The next iteration of the underground facility progressed through whitebox, with layouts being tested to ensure good gameplay and flow. An update to caves is also in whitebox, with a focus on improving the readability and traverse-ability alongside a visual facelift.
Whitebox work also continued for the rundown space station variants, which are planned for Pyro’s initial release. The wider team supported hardening and bug fixing for Alpha 3.17 too.
In Montreal, the Sandbox team iterated on the Reclaimer-based derelict settlement. On the art side, they tweaked the silhouette of the crash site and continued progressing toward the final phase. They also continued onboarding the missions system and now have three fully functional missions in this settlement. They’ll be able to iterate further when planetary navmesh becomes available to wider development.
The derelict 600i and Crusader Mercury derelicts mentioned in last month’s report are progressing smoothly. Last month, the team completed the initial versions of the crashed ships and currently looking into the pipeline to make them salvageable.
Part of the team began creating space-based missions inside a Reclaimer, with the basic flow and mission logic implemented and working properly. This is part of the team’s onboarding to the mission system, with the objective to start by reusing existing modules. Once they’re more comfortable with the systems, they’ll create variations of the existing missions.
“We noticed that the Grim HEX hospital could get quite busy, especially during the Jump Town event. To fix this issue, we significantly expanded its size. There used to be only 3 medical rooms available; with this update, we’ll have over 60. This way, all players will be able to respawn and get back into the action as quickly as possible.” Sandbox Team
Finally, the team officially started the Lorville cityscape update. The concepting phase is done and the layout was blocked out. When complete, the scale of Lorville will be dramatically increased and allow more space for building interiors.
Throughout March, Narrative continued to support Design implement an upcoming event scenario, providing mission text and written content to further sell the story.
The team went through the editorial process on one of the new mission NPCs captured during last month’s mo-cap session and submitted the data for processing. Once the assets make their way through the Animation and Audio teams, Narrative will test the mission with final dialogue. Once complete, they’ll record alternative versions of the script to add variety.
Looking forward, Narrative began building out some of the shops and franchises that players will visit in the future. Working from a list devised by Design, the initial goal was to outline the various services and items currently provided by stores and build a list to ensure coverage and variety moving forward. Once the types and numbers were decided, the team began brainstorming names and brief descriptions to help sell the flavor of the stores and intended shopping experience.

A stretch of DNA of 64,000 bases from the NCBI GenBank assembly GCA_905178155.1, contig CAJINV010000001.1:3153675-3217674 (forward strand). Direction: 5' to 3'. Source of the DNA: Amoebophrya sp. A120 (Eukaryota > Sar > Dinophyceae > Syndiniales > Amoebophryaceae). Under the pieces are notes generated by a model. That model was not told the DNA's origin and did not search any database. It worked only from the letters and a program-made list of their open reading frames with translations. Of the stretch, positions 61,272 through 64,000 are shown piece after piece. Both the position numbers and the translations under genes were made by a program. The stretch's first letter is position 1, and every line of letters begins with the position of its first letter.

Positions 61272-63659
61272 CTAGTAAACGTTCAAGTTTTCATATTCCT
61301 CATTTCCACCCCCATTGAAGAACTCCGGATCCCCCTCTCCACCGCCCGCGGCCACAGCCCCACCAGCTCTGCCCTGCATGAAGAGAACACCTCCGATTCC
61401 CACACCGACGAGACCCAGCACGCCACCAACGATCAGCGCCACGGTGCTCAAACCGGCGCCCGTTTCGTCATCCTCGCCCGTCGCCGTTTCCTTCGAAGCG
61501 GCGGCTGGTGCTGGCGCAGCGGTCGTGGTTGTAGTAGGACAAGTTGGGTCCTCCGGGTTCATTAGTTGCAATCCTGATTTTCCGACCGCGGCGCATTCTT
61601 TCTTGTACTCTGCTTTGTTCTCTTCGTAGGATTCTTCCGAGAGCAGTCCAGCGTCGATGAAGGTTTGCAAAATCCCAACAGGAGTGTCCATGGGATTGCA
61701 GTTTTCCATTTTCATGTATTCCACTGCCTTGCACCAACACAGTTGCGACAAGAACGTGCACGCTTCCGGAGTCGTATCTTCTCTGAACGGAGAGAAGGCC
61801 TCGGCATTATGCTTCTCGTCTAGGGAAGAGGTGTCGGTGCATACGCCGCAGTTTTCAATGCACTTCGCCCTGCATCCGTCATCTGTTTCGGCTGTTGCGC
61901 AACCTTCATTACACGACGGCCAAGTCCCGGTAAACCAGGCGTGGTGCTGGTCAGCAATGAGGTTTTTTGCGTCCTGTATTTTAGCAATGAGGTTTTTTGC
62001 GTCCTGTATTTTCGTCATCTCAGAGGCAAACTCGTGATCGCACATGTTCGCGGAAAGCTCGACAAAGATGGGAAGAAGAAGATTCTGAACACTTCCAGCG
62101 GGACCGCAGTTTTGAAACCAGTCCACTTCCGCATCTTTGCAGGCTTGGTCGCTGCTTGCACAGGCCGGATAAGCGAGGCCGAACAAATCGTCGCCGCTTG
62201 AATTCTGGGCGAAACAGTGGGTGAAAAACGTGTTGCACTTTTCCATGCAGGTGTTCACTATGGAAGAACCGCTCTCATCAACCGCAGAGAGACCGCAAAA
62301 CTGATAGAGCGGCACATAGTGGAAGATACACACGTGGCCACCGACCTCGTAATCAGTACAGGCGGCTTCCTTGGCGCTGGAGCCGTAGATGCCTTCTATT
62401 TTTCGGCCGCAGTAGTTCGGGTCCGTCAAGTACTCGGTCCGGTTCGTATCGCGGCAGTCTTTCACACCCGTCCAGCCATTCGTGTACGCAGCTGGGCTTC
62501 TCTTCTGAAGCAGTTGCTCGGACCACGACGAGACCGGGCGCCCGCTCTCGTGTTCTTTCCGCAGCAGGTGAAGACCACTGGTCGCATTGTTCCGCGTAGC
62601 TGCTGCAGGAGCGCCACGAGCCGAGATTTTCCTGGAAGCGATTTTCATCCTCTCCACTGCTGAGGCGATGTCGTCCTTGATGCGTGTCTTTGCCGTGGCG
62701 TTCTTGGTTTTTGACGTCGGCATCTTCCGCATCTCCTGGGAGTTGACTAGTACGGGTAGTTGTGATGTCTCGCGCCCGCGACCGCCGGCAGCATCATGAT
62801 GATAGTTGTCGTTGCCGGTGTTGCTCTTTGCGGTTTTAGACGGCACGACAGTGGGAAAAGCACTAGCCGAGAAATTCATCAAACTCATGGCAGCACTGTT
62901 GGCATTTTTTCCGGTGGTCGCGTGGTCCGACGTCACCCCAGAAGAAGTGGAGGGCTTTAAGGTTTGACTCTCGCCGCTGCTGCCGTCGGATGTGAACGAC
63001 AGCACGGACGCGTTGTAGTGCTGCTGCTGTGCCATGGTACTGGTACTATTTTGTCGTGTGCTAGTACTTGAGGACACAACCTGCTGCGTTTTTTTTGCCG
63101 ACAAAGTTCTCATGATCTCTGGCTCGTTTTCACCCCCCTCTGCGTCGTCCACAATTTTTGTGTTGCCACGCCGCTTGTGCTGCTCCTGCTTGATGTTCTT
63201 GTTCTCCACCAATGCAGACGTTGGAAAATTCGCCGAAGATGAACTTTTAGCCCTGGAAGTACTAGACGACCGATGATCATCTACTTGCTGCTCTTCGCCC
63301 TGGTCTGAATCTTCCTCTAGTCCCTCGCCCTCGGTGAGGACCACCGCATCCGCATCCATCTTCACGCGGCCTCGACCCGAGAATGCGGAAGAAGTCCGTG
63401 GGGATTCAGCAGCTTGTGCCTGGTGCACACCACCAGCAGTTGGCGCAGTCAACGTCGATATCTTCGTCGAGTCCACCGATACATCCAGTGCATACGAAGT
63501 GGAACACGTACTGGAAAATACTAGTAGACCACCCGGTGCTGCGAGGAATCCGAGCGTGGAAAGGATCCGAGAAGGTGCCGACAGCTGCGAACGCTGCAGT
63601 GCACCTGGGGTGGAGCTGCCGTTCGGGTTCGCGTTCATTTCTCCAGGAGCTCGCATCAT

Narrative continued to work alongside AI on a system designed to breathe a new level of life into the universe.
Several members of the team answered community questions on an episode of Star Citizen Live. On the RSI website, the team posted a Portfolio of the armor manufacturer Tehachapi, published a new episode of Showdown that debated the hotly contested issue of AI development, and shared a new Aremis Post article about a Tevarin’s attempts to find a home for their family. The month was capped off with another update to the Galactapedia.
Props spent March finalizing the requested assets for an upcoming event. They also worked on several unannounced items for the community that are coming along well.
Significant work was also done for Pyro, specifically on the vendor shop signs, trash, and some special extras.
QA’s primary publishing focus was delivering Alpha 3.17 to the Evocati. Live QA shadowed this process, running their own feature and LTP testing. Live QA also took on more publishing tasks as needed and focused on future QATRs for upcoming in-game events.
Development-wise, the QA team handed off the process between Dev QA and Live QA, gated Alpha 3.17 before Evocati, and verified fixes and stability issues. They then began publishing to Evocati and continued to support publishing. Testing also continued on must-fix issues and in-game spaces for an upcoming event.
New testers were also onboarded and trained, while new processes between publishing and development were created.
The Technical Animation team spent the month iterating on their rework of the internal DNA system. This update will allow them to expand the gene pool used to create believable heads in-game and ultimately offer more variety to players.
“It has been a lengthy initiative but it is finally coming to a close with a heavy round of testing and bug fixing to make it ready for integration into the game.” Technical Animation Team